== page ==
By Taxi and Van: Taxis and vans that accommodate small groups line up to meet the cruise ships. Expect a taxi to Olympia and back costs about 80 euros (about $83), with 60 to 90 minutes waiting time at the site. If you're an antiquities buff, bargain for more time. Taxis are technically required to use the meter, which includes charges for waiting time, and to give you a machine-printed receipt; however, we found that they quoted a flat rate. If that's the case, be sure to bargain -- and don't pay until after the driver returns you to the ship. The local tourism office advises against booking a taxi in advance via the internet, saying those operators will simply arrange for a local taxi and mark up the price, socking you with an added fee.
By Train: At select times, a train operates between Katakolon and Olympia, and a one-way trip takes about 45 minutes. The station is about a 15-minute walk from the cruise pier. The train service operates an information kiosk at the port when ships are in town, and extra trains are added when the port is busy. Be sure to confirm train times in person; don't rely on internet information. If you can make the scheduling work, prices for the train are significantly lower than a taxi.
By Bus: Private company Katakolon Express offers reasonably priced bus tours and private tours to Olympia.
By Horse Carriage: Once you get to Ancient Olympia, you can walk into the site (about a quarter-mile) or take a 2-euro carriage ride to the main entrance.
Currency & Best Way to Get Money
The euro is the official currency. For current currency conversion figures visit www.oanda.com or www.xe.com. ATMs are available at the port, in the town of Katakolon (one is located at nearby Jewellery Dionisos) and also in the modern town of Olympia that borders the ancient site. Some shops and restaurants take credit cards, and a few will accept U.S. dollars.
Greek is the native language, but most vendors, shop owners and taxi drivers know enough English to enable you to bargain, order food and get to and from your destinations.
Food and Drink
In Katakolon, the tavernas and cafes line the waterfront, serving traditional Greek dishes, including pastitsio (a baked casserole with ground meat, pasta tubes and bechamel sauce), moussaka (meat sauce layered with eggplant and topped with bechamel sauce), gyros (meat sliced from a vertical rotisserie and tucked into pita bread, usually with salad and sauce), souvlaki (grilled skewers of meat and vegetables), grilled meats and seafood and appetizer dips including tzatziki (yogurt with cucumber and garlic), taramasalata (made with salted and cured fish roe) and melitzanosalata (roasted eggplant, garlic, olive oil and lemon).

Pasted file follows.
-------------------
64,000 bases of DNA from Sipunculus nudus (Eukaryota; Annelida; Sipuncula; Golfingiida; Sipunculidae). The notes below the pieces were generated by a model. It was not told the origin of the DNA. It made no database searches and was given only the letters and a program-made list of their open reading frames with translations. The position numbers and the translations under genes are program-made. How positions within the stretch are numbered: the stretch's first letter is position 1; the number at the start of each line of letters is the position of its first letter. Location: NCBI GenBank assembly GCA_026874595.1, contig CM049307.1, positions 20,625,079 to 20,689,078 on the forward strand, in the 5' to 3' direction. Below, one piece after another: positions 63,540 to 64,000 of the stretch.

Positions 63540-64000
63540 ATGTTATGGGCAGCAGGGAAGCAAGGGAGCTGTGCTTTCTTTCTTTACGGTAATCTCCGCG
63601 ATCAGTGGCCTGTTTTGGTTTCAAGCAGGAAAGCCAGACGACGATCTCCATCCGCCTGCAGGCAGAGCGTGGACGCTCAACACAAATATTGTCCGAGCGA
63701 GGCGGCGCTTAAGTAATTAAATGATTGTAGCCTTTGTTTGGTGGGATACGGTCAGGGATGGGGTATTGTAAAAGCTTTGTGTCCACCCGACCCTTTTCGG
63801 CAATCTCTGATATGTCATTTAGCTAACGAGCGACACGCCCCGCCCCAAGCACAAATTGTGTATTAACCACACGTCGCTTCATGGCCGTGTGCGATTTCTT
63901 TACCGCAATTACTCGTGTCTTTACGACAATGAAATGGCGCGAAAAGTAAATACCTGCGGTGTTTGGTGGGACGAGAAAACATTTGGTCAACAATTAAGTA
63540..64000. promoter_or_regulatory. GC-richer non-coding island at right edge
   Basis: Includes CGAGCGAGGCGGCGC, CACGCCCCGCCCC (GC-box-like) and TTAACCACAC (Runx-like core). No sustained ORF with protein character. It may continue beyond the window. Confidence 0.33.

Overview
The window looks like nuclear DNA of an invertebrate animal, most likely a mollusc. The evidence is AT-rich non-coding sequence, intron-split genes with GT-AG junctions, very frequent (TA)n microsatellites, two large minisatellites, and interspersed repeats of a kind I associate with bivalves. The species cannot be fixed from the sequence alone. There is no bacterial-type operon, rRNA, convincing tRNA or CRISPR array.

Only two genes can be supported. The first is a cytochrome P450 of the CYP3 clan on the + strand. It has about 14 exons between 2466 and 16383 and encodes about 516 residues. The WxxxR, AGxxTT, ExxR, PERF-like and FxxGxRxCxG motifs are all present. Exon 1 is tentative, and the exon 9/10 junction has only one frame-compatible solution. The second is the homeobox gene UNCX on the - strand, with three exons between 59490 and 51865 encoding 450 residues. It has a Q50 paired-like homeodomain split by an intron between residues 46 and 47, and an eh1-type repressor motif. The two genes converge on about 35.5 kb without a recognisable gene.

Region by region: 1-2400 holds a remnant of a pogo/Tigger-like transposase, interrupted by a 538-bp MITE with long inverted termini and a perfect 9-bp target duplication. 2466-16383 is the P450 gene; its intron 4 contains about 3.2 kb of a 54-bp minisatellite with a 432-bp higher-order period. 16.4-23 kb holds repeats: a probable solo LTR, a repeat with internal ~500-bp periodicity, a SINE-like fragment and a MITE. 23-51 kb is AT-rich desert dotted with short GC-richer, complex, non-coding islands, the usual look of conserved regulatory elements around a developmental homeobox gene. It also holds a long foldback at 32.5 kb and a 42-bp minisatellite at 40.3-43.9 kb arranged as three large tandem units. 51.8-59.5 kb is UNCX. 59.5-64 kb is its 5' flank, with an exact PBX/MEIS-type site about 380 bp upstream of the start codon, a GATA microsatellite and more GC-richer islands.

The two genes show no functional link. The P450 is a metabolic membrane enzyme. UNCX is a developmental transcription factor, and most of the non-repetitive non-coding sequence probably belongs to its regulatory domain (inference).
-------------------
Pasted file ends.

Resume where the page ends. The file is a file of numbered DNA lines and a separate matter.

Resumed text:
Vegetarians will be happy to know there are usually plenty of options, including stuffed zucchini, eggplant or peppers, Greek salad (cucumbers, tomatoes, onions and feta cheese) and the dips mentioned above.
You might wander along the Katakolon waterfront to choose one of the many restaurants with a view, or try one of the options listed below. Wherever you eat, be aware that "Greek time" may be more casual than you're used to, with service that is likely to be slower than back home.
Aegean: Located in modern Olympia (which borders the archaeological site), this tavern serves generous portions of fresh, local fare, including gyros, moussaka, souvlaki, grilled meats and fish, Greek salads and classic Greek appetizers, including tzatziki and taramasalata. They also have a good selection of vegetarian dishes. The robust Wi-Fi is a bonus. (G Duma 4 [a diagonal street off the main road], Olympia; 30 26240 22540)
Ambrosia: To catch a quick bite or drink, just up the hill from the Archaeological Museum, this is a good spot -- though it's pricier than the dining options a short walk away in the town of Olympia. Stick to the gyros or other light fare. You'll be able to check on the arrival of your tour bus, since the restaurant is a stone's throw from where buses pick up returning passengers.
Jimmy's Taverna: Although it's not on the waterfront, this Katakolon restaurant serves generous portions of classic cuisine, including octopus and meats cooked over a charcoal grill, fish soup, Greek salad, gyros and fried calamari. The one downside is the slow service, so beware if you're not in the mood to linger. There's also free Wi-Fi. (On the second street back from the water, just before a church; 30 2621 041514)
Knisa: For affordable gyros, souvlaki and Greek salads right at the harbor, this no-frills spot does the trick. Tuck in and enjoy the view. (Katakolon waterfront; 30 26214 00390)
Outside the ancient Olympic site, vendors sell souvenirs and books about Olympia. "Olympia and the Olympic Games: The Monuments Then and Now" features photographs of the sites as they appear now plus an overlay of what the sites looked like in ancient times.
In town, local olive oil products, like soaps and lotions, make great gifts. For something more elaborate ArtPoint on Katakolon's main street sells jewelry, museum reproductions, mosaics and Byzantine-style icons.
You might want to give traditional Greek alcohol, like ouzo (anise-flavored), masticha (liqueur flavored with resin) and tsipouro (distilled from grapes, like grappa), a try. Bartenders can also mix up riffs on traditional cocktails using the local tipples -- for example, the Mediterranean Sunset, with ouzo, orange juice and grenadine.